Interview: The Brokedowns [January 2015]

By Mike Petruccelli

Hailing from the small, yet musically inclined town of Elgin, Illinois, The Brokedowns are the type of punk band that you either love to death or have never heard of at all. Regardless, they have put on some of the most insane shows I’ve seen over the years in Chicago, and to say that all of them are characters would be an understatement. So, by taking a sketchy bus ride and a short walk from my house, I was able to meet with all four members at their practice space. Considering this is a four person interview, you might want to remember their names: Jon Balun (bass/vocals), Kris Megyery (guitar/vocals), Eric Grossman (guitar/backing vocals), and Mustafa “Moose” Daka (drums). We had a chance to discuss their music, their hometown of Elgin, GG Allin, taxes, and their new album ‘Life is a Breeze’. It was a pretty hilarious time.

Okay, first question. After doing a good amount of EPs over the years, when did the decision to make another album come about?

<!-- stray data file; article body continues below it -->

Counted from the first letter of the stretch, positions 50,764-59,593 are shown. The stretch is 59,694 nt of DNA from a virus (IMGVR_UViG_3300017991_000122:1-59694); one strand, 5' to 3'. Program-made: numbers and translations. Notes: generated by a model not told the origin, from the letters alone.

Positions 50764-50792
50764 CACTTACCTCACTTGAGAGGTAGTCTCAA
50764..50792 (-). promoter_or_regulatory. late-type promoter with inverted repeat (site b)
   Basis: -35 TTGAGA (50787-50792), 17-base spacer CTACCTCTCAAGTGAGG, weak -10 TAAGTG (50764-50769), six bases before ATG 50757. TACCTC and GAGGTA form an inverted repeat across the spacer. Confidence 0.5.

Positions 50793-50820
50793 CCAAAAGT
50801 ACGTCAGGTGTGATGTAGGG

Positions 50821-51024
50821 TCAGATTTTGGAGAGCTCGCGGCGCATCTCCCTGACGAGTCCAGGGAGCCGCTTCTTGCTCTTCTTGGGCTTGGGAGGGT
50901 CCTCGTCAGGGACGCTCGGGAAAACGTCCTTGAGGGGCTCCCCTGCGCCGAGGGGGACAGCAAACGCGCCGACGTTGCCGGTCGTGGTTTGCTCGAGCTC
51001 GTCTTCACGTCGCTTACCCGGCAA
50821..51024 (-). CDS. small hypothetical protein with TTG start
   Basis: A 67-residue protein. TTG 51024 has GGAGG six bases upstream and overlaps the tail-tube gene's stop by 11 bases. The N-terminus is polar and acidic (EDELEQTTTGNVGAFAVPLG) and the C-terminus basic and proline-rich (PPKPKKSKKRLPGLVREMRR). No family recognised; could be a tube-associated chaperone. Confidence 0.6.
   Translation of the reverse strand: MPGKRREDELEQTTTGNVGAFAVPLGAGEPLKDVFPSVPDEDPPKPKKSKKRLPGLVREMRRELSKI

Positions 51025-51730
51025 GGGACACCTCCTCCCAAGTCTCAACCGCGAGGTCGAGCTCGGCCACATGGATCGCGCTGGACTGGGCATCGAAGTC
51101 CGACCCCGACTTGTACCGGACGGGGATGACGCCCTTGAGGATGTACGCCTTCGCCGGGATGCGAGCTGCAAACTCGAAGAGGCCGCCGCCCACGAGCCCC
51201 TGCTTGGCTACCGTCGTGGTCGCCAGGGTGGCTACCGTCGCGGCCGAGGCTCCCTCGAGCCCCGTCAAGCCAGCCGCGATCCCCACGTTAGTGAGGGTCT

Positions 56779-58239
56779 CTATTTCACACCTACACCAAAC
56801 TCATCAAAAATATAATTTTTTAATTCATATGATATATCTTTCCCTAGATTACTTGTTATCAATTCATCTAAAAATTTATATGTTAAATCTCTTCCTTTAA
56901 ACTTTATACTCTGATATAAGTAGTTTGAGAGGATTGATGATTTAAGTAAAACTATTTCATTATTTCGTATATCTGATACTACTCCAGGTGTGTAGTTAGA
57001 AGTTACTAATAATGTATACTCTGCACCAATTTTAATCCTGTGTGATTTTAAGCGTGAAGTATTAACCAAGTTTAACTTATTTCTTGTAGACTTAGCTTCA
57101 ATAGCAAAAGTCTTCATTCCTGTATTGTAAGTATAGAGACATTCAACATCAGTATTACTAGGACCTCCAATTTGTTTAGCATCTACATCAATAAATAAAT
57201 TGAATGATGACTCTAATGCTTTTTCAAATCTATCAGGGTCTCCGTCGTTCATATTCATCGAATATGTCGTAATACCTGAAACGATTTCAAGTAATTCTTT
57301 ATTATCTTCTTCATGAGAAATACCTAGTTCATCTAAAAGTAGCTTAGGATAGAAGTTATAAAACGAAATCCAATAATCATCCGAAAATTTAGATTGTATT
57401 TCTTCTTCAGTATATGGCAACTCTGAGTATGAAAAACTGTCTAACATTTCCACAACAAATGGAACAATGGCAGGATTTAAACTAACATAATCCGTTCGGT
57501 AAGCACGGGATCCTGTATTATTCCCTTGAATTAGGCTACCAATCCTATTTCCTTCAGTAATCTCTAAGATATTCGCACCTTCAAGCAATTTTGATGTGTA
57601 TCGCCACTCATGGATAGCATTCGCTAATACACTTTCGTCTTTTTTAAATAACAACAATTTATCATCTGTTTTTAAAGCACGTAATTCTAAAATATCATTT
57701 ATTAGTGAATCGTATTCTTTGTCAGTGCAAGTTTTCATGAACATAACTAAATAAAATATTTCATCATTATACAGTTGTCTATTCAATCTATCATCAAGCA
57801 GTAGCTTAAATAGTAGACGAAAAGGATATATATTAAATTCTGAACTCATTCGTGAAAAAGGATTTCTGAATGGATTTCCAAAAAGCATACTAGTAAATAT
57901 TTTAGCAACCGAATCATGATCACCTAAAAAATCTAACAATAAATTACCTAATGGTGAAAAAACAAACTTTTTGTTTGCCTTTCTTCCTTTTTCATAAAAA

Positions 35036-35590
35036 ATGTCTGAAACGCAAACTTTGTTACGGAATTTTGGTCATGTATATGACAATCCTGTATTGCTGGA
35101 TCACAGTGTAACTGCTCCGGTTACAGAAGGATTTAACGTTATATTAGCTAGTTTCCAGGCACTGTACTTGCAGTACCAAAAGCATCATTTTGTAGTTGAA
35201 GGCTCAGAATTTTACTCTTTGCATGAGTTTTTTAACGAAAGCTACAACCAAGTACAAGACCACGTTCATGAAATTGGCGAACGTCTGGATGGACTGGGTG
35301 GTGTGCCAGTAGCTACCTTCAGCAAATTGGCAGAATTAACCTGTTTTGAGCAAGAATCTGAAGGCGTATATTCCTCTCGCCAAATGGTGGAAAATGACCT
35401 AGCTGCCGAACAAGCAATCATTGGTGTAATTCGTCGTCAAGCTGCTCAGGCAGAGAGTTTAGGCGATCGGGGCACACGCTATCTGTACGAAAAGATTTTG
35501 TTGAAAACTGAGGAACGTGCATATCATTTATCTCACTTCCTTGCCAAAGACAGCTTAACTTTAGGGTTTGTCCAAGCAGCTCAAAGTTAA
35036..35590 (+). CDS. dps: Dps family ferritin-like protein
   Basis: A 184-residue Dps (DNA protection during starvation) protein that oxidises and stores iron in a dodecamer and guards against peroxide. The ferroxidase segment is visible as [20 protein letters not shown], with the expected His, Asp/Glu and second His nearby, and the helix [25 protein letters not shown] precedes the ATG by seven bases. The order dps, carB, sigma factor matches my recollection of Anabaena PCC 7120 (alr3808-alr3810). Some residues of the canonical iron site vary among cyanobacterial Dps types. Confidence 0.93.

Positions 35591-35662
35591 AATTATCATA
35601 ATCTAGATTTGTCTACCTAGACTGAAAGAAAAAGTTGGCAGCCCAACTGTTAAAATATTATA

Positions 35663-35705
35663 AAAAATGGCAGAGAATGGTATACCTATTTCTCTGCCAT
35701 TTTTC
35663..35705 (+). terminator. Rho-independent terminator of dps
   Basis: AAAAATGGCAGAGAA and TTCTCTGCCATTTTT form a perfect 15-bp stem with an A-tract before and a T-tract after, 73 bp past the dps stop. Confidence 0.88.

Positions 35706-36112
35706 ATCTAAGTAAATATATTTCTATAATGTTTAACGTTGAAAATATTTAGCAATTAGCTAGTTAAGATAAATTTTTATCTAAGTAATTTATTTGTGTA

Kris: We recorded in March of 2013 and picked it up in like, December of 2013. It was really different, we demoed everything for this album in our space. We had all the vocals figured out in advance. Usually we’ll have a batch of songs and the vocals get figured out eight months down the road. We thought this was going to move really fast, we were like “Dude, we’re going to have this done in like two weekends, we have everything set!” But, nah, it took like a year (laughs).
Jon: It also turns out that some of the vocals we did just didn’t work out so we had to go back into the studio with Joe [Joe Gac, the sound engineer on the new album].
Kris: Yeah, it ended completely in May of 2014, but it’s not like we were toiling away, there were a bunch of breaks in between months.

There are a good amount of tracks on ‘Life is a Breeze’ (16 tracks, to be exact). What are you guys trying to do? Don’t you know the kids have shorter attention spans these days?

Kris: (laughs) It’s still a half hour though! There are some shorter tracks on this one but also some of our longer tracks as well. There’s a couple that are around the four minute mark. A few of them are definitely our longest songs.
Moose: Yeah, we never really hit the four minute mark with songs.

What about ‘Coke Mule Blues’ though? The closer on ‘New Brains for Everyone’?

Eric: Oh, but we purposefully dragged that song out though.
Kris: Yeah man, it was like eight minutes of Moose playing drums (laughs).